There was troubling news from an Augusta courtroom this month, when a judge denied Mark Bechard permission to move from a group home to a supervised apartment.

Bechard had been found not criminally responsible by reason of mental disease or defect after a brutal 1996 attack on cloistered nuns in Waterville and has been indefinitely committed to state custody. Any change in his living conditions has to be cleared by a court.

What was troubling about the hearing was not that moving Bechard to a less-restrictive environment could have exposed the community to some risk. The troubling thing was that management failures at Riverview Psychiatric Center are filtering down to the quality of care for patients, and the judge did not have confidence that there were safeguards in place for Bechard to make progress in his treatment.

By the state’s admission, Bechard’s treatment staff was in “disarray” because of significant turnover at Riverview, and the team working with Bechard might not recognize a deterioration of his mental health because they don’t know him well enough.

According to a Riverview official, Bechard has had at least three psychiatric care providers since January and is anticipating a new one later this year.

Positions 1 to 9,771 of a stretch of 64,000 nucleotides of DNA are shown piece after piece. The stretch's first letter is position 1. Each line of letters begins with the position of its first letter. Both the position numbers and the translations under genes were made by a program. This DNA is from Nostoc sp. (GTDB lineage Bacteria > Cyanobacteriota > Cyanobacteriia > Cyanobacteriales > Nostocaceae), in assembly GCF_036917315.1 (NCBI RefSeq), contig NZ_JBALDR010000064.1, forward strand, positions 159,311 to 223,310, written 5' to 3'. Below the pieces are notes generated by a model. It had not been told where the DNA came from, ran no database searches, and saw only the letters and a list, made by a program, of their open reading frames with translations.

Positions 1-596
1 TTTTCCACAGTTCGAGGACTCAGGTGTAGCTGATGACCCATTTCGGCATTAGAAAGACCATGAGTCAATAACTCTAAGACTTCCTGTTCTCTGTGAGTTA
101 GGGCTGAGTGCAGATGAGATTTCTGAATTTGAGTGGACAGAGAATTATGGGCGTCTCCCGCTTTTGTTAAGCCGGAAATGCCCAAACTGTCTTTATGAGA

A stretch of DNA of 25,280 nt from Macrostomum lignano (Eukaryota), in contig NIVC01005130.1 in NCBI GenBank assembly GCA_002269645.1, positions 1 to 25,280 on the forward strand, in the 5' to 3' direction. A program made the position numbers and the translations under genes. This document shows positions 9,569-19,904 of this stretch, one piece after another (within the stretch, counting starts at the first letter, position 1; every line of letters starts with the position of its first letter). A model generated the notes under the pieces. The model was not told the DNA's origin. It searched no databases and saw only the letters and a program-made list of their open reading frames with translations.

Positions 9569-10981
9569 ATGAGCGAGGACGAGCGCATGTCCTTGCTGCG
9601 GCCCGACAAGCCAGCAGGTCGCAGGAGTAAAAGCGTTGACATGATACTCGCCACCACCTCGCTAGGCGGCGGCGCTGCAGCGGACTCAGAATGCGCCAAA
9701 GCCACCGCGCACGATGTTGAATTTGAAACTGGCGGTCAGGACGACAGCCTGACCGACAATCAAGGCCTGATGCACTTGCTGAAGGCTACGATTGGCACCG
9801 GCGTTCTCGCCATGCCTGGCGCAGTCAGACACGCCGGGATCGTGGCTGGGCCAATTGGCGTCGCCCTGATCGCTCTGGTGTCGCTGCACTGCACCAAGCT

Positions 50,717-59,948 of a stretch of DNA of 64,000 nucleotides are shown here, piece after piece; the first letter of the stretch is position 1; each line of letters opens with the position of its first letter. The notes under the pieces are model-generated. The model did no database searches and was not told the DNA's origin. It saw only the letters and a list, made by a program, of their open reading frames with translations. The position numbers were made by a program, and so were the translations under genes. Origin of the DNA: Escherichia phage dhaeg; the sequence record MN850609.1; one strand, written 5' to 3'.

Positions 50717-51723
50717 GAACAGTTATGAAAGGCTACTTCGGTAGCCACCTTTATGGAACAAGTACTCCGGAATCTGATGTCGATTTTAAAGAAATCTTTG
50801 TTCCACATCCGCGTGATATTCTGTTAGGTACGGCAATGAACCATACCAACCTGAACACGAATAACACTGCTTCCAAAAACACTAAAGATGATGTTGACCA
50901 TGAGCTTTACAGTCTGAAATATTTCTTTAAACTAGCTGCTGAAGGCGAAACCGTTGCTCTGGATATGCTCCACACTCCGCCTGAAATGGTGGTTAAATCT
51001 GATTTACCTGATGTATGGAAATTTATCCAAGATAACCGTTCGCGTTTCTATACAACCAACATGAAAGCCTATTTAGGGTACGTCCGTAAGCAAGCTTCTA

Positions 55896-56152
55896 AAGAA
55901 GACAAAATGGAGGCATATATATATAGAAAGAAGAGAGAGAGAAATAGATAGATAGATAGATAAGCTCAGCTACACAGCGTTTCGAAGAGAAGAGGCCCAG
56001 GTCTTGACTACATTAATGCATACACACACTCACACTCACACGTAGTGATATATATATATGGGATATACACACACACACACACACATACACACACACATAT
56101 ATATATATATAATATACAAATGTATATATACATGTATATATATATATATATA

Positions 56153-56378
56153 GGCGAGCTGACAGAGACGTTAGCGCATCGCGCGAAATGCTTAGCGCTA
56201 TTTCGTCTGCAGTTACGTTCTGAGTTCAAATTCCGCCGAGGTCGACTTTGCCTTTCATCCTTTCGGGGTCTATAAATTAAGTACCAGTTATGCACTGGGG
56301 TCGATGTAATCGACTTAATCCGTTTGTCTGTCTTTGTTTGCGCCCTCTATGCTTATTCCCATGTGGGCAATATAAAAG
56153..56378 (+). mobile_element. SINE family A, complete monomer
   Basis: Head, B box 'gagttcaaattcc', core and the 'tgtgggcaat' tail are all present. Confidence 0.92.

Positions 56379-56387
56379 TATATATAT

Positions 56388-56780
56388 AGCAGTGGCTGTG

At the time of the hearing, no nurse practitioner was assigned to his case, and Bechard was waiting for a new case manager to be assigned next month.

In denying the request, Superior Court Justice Robert Mullen found “that there simply is no substitute for a person developing a relationship (with a patient). … It is a fact that (Bechard’s) level of suspiciousness and distrust of others can minimize his ability to come forward and bring issues that (he) may be experiencing to his treatment providers.”

Turmoil at Riverview, especially regarding forensic patients like Bechard who have been committed through the criminal justice process, has been evident for several years. The hospital lost its federal certification in 2013 and has forfeited $20 million a year in Medicaid reimbursements. A revolving door for senior leadership and inadequate pay for front-line workers have apparently translated into an unstable environment for patients.

The turmoil is probably not unique to Bechard’s case. His hearing attracted public notice only because of the horrible consequences of his psychotic break and attack at the Servants of the Blessed Sacrament chapel. Three nuns were bludgeoned to death and a fourth was seriously injured.

Given that history and the potential for violence, you would think that monitoring his care would be a top priority. If Bechard’s treatment team is constantly changing and incomplete, what’s going on with the people whose names are not as well known?

It’s long past time for the state to get its act together and bring stability to the treatment of some seriously ill people.

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